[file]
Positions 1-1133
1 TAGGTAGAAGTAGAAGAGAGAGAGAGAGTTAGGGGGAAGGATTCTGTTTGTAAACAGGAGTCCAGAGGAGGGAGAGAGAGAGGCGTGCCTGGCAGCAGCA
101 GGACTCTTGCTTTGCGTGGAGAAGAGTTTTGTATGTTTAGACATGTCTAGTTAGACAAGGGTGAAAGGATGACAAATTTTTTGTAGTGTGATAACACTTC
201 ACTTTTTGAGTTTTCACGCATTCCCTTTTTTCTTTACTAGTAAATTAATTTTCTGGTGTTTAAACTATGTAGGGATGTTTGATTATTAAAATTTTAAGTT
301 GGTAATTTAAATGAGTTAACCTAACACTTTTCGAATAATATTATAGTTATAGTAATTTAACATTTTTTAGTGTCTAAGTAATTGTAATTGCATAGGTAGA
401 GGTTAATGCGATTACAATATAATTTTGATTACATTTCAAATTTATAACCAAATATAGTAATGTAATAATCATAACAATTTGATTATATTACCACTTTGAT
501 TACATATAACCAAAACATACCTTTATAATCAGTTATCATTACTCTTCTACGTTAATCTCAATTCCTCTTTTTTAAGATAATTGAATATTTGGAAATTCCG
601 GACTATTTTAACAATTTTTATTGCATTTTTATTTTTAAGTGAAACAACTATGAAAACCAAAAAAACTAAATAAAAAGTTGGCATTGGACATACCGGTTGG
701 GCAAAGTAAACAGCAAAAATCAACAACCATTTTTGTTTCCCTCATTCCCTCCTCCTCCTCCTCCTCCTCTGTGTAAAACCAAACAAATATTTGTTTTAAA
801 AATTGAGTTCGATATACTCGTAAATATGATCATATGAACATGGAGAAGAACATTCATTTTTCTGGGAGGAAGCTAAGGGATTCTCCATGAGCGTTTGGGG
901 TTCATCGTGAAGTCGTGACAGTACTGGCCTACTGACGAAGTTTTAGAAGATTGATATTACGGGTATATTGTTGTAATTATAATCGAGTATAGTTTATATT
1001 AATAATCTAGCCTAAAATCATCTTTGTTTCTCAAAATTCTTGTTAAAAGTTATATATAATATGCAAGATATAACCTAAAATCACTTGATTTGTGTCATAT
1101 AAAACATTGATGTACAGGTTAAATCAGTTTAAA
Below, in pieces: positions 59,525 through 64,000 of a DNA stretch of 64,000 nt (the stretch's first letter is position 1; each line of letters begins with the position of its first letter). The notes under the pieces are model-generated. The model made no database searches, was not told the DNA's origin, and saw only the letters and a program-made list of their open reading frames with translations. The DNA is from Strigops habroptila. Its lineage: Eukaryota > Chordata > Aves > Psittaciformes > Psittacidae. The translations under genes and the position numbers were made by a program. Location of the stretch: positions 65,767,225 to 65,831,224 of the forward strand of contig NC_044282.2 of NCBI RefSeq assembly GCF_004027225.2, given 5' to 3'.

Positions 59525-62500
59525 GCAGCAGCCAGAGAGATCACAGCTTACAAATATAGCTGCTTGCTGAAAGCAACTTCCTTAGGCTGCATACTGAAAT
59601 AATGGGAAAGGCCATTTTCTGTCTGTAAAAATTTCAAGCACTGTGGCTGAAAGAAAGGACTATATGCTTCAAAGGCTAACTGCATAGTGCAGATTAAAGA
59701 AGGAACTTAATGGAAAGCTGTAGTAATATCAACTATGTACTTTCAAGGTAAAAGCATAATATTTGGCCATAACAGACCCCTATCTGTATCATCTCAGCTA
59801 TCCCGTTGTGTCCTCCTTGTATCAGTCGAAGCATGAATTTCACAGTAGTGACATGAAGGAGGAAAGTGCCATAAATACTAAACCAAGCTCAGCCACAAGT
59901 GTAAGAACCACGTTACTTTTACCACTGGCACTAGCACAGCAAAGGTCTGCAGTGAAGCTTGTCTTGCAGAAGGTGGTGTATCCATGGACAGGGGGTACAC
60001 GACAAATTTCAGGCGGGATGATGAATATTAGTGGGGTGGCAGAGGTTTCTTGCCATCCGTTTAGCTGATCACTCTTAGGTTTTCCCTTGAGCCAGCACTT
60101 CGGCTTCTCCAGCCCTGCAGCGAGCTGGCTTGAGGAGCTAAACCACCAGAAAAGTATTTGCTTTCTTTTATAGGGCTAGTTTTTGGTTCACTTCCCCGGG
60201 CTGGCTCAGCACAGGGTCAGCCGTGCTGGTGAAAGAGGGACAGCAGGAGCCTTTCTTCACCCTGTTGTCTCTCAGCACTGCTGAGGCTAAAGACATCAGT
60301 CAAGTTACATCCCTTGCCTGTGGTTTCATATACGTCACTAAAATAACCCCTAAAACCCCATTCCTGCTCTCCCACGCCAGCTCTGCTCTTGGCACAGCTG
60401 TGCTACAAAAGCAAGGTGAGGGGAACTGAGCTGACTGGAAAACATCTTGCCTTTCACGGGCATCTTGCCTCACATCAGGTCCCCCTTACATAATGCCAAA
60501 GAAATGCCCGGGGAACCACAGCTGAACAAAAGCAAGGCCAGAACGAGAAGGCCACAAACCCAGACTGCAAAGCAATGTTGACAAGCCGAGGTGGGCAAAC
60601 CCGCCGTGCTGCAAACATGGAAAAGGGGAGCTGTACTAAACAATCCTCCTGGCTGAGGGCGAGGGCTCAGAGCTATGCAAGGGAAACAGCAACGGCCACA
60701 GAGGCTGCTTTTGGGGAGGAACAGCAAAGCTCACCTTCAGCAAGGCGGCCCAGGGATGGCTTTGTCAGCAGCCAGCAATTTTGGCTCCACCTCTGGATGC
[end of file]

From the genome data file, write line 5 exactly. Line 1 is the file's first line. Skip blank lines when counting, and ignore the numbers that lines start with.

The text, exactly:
301 GGTAATTTAAATGAGTTAACCTAACACTTTTCGAATAATATTATAGTTATAGTAATTTAACATTTTTTAGTGTCTAAGTAATTGTAATTGCATAGGTAGA